Catalogue


The Laboratory revolution in medicine /
edited by Andrew Cunningham and Perry Williams.
imprint
Cambridge ; New York, NY : Cambridge University Press, 1992.
description
xi, 347 p. : ill. ; 24 cm.
ISBN
0521404843 (hardback)
format(s)
Book
Holdings
More Details
imprint
Cambridge ; New York, NY : Cambridge University Press, 1992.
isbn
0521404843 (hardback)
general note
Companion v. to: The Medical renaissance of the sixteenth century / edited by A. Wear, R.K. French, and I.M. Lonie. 1985; The Medical revolution of the seventeenth century / edited by Roger French and Andrew Wear. 1989; and The Medical enlightenment of the eighteenth century / edited by Andrew Cunningham and Roger French. 1990.
catalogue key
2896598
 
Includes bibliographical references and index.
A Look Inside
Full Text Reviews
Appeared in Choice on 1993-06:
Since the 1850s, the laboratory has evolved into a dominant and integral component of medicine. Medical research, teaching, diagnosis, and treatment all depend on the laboratory. This dominance is perhaps best exemplified in the current primacy of molecular and genetic medicine, almost entirely laboratory dependent. The social context in which laboratory medicine evolved, the resistances it encountered in its ascendance, and the power and authority it provided to modern medicine form the subject of this revised conference proceedings volume. The "revolution" of the title highlights the political, industrial, and philosophical revolution of the 19th century in which context laboratory medicine developed, and emphasizes the general theme that the laboratory was not a self-evident result of the progress of medicine, but rather the outcome of a group struggle by proponents and a victory of advocates over opponents. Not a chronological recounting of the evolution of laboratory medicine, but a focused look at selective but coherent aspects of the changes that brought it about. An erudite and intelligent work by scholars in laboratory studies, philosophy of science, and history of medicine. Lucidly written, well annotated, and thoughtful, it provides new and stimulating insight into the role and importance of laboratory medicine. Rewarding reading for anyone interested in the history of science and of medicine. General; advanced undergraduate through professional. G. Eknoyan; Baylor College of Medicine
Reviews
This item was reviewed in:
Choice, June 1993
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Summaries
Main Description
Laboratory medicine developed in the nineteenth century, principally in Germany, France, Britain, and the United States of America. While a number of scholars have studied various aspects of laboratory medicine in the nineteenth century, no attempts have hitherto been made to synthesise such work and to present a view of the whole subject. This book brings together leading researchers on the history of laboratory medicine in Europe and America. Each brings their special expertise to bear on the general subject of the nature and genesis of laboratory medicine. Together, they provide a much needed account of how medicine in Western industrial societies acquired its distinctive power and authority through association with the laboratory. These historical studies are followed by a short concluding section of 'Reflexions' by scholars from the fields of laboratory studies, philosophy of science, and gender studies.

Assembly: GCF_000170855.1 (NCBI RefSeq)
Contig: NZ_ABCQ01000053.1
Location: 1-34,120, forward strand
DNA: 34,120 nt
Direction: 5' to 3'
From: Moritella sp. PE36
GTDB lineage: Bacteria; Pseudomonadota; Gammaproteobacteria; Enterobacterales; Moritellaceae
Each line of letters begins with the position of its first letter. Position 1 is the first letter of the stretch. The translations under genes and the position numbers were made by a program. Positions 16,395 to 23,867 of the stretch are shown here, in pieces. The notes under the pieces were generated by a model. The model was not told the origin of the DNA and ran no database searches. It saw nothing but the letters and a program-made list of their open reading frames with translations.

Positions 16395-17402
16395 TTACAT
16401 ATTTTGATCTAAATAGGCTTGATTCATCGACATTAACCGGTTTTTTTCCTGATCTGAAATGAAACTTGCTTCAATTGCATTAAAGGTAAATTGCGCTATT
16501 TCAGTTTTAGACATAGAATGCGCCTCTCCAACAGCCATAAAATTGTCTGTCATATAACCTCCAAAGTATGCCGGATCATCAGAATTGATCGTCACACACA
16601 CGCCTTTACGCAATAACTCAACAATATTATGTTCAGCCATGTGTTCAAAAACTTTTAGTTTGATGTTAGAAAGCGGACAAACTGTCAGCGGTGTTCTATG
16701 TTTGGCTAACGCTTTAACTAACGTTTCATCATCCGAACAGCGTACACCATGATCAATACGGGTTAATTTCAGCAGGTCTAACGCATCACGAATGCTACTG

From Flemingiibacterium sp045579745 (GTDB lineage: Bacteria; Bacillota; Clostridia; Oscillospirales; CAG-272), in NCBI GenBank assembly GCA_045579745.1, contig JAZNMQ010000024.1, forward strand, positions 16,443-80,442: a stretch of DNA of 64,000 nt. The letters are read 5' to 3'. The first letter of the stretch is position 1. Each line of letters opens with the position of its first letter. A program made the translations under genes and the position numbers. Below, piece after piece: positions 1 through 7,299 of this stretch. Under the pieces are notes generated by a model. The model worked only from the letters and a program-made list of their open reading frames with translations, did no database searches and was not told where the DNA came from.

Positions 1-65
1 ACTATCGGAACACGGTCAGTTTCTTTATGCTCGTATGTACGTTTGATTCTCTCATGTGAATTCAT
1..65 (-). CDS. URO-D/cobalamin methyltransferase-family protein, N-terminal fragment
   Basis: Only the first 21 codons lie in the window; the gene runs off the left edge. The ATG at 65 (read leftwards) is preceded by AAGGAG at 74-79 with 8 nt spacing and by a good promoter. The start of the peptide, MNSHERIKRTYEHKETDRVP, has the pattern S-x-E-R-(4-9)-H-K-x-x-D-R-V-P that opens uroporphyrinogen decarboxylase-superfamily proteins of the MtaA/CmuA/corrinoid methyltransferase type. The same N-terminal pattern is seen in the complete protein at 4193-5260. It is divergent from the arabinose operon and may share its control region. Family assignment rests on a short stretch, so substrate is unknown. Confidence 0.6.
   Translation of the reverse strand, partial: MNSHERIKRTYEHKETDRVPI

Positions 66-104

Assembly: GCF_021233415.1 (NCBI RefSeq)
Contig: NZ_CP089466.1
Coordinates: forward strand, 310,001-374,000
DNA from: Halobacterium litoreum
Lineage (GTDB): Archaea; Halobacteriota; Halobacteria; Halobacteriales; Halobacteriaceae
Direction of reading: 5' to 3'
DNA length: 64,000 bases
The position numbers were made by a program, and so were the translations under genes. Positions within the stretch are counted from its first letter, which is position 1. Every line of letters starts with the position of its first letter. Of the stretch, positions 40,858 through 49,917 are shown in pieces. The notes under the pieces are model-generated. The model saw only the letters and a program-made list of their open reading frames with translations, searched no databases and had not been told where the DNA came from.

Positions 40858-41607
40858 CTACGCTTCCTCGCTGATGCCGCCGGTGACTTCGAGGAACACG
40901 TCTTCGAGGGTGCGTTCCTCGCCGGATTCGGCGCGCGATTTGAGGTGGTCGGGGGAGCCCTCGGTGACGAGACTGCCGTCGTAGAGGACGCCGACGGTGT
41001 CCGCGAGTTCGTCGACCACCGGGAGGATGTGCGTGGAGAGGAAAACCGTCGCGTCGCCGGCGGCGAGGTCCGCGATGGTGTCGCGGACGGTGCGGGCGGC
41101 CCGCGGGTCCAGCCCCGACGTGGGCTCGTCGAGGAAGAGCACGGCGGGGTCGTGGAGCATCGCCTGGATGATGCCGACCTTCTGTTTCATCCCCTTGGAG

Description for Library
This book brings together leading researchers on the history of laboratory medicine in Europe and America. Each brings their special expertise to bear on the general subject of the nature and genesis of laboratory medicine. Together, they provide a much needed account of how medicine in Western industrial societies acquired its distinctive power and authority through association with the laboratory. These historical studies are followed by a short concluding section of 'Reflexions' by scholars from the fields of laboratory studies, philosophy of science, and gender studies.
Description for Bookstore
This book brings together leading researchers on the history of laboratory medicine in Europe and America. Together, they provide a much needed account of how medicine in Western industrial societies acquired its distinctive power and authority through association with the laboratory.
Table of Contents
List of illustrations
Acknowledgements
Introduction
Laboratories, medicine and public life in Germany, 1830-1849: ideological roots of the institutional revolution Timothy Lenoir
Building institutes for physiology in Prussia, 1836-1846: contexts, interests and rhetoric
The fall and rise of professional mystery: epistemology, authority and the emergence of laboratory medicine in nineteenth-century
Anaesthetics, ethics and aesthetics; vivisection in the late nineteenth-century British laboratory
Scientific elites and laboratory organisation in fin de siecle Paris and Berlin: the Pasteur Institute and Robert Koch's Institute for Infectious Diseases compared
French military epidemiology and the limits of the laboratory: the case of
Transforming plague: the laboratory and the identity of infectious disease
The laboratory as business: Sir Almroth Wright's vaccine programme and the construction of
The costly ghastly kitchen
The laboratory revolution in medicine as rhetorical and aesthetic accomplishment
Gendered reflexions on the laboratory in medicine
Index
Table of Contents provided by Publisher. All Rights Reserved.

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